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Report: UK spies hacked foreign diplomats

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Posted June 18, 2013
This June 9, 2013 photo provided by The Guardian newspaper in London shows Edward Snowden, who worked as a contract employee at the U.S. National Security Agency, in Hong Kong. The Guardian newspaper says that the British eavesdropping agency GCHQ repeatedly hacked into foreign diplomats' phones and emails when the U.K. hosted international conferences, even going so far as to set up a bugged Internet café in an effort to get an edge in high-stakes negotiations. The Guardian cites more than half a dozen internal government documents provided by former NSA contractor Edward Snowden as the basis for its reporting on GCHQ's intelligence operations. (AP Photo/The Guardian, File)

This June 9, 2013 photo provided by The Guardian newspaper in London shows Edward Snowden, who worked as a contract employee at the U.S. National Security Agency, in Hong Kong. The Guardian newspaper says that the British eavesdropping agency GCHQ repeatedly hacked into foreign diplomats’ phones and emails when the U.K. hosted international conferences, even going so far as to set up a bugged Internet café in an effort to get an edge in high-stakes negotiations. The Guardian cites more than half a dozen internal government documents provided by former NSA contractor Edward Snowden as the basis for its reporting on GCHQ’s intelligence operations. (AP Photo/The Guardian, File)

The Guardian newspaper says the British eavesdropping agency GCHQ repeatedly hacked into foreign diplomats’ phones and emails when the U.K. hosted international conferences, even going so far as to set up a bugged Internet café in an effort to get an edge in high-stakes negotiations.

The report—the latest in a series of revelations which have ignited a worldwide debate over the scope of Western intelligence gathering—came just hours before Britain was due to open the G-8 summit Monday, a meeting of world’s leading economies that include Russia, in Northern Ireland. The allegation that the United Kingdom has previously used its position as host to spy on its allies and other attendees could make for awkward conversation as the delegates arrive for talks.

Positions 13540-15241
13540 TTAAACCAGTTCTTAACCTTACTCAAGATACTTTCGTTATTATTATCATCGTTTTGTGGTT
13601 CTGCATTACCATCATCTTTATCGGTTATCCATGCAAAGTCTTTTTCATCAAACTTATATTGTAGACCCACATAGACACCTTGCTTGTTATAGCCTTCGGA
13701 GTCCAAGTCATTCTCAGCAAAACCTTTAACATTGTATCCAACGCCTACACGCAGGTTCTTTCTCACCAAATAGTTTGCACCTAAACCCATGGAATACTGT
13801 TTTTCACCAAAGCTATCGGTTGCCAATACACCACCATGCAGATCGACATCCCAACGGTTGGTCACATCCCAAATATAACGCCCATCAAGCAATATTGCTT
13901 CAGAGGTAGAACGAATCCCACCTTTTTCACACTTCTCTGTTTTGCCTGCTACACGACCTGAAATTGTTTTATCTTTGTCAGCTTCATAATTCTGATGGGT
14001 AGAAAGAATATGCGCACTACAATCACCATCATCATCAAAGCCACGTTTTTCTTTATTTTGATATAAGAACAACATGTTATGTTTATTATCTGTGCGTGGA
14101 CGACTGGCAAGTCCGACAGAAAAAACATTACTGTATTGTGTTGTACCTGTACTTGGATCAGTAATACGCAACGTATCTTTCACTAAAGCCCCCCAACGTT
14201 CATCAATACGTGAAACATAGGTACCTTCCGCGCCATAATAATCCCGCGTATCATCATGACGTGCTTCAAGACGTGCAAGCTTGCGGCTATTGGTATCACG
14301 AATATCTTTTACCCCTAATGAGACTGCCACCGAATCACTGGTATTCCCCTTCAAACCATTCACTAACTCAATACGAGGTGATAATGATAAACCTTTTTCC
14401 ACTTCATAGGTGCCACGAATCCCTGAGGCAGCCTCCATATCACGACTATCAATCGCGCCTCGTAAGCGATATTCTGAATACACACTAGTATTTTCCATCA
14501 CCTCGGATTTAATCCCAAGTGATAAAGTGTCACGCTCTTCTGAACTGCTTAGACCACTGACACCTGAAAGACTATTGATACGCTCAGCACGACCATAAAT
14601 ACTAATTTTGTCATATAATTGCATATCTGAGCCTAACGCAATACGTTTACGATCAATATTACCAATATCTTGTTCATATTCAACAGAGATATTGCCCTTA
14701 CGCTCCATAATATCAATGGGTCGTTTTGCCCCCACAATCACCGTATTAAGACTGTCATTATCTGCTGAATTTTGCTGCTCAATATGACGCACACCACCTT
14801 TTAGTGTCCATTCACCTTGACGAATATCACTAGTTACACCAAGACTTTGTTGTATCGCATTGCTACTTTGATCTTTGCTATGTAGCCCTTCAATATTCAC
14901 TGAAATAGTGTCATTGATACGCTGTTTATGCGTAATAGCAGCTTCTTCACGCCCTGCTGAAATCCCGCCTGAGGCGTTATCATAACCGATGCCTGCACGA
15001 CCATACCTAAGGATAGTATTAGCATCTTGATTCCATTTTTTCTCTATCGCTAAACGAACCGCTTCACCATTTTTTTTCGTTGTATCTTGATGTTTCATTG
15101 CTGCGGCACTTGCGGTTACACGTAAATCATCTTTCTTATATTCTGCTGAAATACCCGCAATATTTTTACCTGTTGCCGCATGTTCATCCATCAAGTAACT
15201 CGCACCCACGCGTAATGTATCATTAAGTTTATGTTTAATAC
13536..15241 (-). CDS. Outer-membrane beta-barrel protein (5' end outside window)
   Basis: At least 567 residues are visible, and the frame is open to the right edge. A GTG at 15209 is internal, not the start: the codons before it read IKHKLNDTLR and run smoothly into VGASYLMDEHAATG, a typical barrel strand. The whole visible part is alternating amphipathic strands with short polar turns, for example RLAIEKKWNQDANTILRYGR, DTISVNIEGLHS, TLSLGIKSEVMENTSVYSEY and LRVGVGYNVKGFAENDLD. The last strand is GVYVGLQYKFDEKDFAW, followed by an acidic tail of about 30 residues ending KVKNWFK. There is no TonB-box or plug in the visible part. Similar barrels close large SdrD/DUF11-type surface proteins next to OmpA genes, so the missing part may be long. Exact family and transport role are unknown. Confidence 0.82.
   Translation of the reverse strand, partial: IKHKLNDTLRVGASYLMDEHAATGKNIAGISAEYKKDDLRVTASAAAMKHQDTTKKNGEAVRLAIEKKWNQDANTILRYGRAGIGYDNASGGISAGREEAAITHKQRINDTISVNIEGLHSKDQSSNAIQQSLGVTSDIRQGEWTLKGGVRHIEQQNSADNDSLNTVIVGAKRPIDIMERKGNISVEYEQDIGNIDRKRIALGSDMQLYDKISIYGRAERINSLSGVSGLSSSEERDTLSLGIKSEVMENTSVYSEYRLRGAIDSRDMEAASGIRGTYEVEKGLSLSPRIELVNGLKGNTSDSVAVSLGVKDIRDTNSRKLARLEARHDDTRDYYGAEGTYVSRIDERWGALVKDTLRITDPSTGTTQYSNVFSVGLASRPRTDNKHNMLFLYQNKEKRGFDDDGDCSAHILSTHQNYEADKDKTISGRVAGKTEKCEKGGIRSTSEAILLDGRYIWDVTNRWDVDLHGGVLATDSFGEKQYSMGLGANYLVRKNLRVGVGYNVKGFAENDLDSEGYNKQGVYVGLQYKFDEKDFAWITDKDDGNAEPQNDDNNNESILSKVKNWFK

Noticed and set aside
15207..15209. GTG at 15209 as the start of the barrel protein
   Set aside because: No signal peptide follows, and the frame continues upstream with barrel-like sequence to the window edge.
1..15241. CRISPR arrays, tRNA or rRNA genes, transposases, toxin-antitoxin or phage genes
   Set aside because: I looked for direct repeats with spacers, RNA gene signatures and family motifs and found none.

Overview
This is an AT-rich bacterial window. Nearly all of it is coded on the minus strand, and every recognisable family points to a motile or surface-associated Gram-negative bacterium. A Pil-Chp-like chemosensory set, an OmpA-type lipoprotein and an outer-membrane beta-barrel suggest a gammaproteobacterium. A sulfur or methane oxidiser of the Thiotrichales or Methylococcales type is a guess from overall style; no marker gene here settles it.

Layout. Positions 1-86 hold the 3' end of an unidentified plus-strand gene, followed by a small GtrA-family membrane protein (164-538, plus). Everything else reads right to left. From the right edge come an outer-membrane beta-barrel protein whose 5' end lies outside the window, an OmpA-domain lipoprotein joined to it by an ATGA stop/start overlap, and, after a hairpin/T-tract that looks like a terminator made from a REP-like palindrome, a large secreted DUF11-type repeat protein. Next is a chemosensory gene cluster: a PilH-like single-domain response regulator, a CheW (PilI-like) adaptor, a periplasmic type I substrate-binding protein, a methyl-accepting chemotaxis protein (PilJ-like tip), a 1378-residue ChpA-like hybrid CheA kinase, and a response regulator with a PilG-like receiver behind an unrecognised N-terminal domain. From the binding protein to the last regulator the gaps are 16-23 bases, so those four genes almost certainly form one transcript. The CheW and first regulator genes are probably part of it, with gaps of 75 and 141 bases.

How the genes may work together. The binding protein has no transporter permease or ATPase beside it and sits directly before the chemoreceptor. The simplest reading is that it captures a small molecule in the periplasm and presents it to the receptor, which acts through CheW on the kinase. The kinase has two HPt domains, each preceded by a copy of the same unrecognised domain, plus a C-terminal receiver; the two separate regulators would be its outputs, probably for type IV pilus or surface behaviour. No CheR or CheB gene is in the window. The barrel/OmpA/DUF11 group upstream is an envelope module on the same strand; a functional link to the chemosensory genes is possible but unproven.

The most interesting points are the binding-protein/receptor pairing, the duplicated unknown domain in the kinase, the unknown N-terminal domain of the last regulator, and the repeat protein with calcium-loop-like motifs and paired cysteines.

“The diplomatic fallout from this could be considerable,” said British academic Richard J. Aldrich, whose book “GCHQ” charts the agency’s history.

Speaking at the G-8 summit, Prime Minister David Cameron declined to address the issue.

“We never comment on security or intelligence issues and I am not about to start now,” he said. “I don’t make comments on security or intelligence issues. That would be breaking something that no government has previously done.”

GCHQ also declined to comment on the report.

The Guardian cites more than half a dozen internal government documents provided by former NSA contractor Edward Snowden as the basis for its reporting on GCHQ’s intelligence operations, which it says involved, among other things, hacking into the South African foreign ministry’s computer network and targeting the Turkish delegation at the 2009 G-20 summit in London.

Read more at: Phys.org

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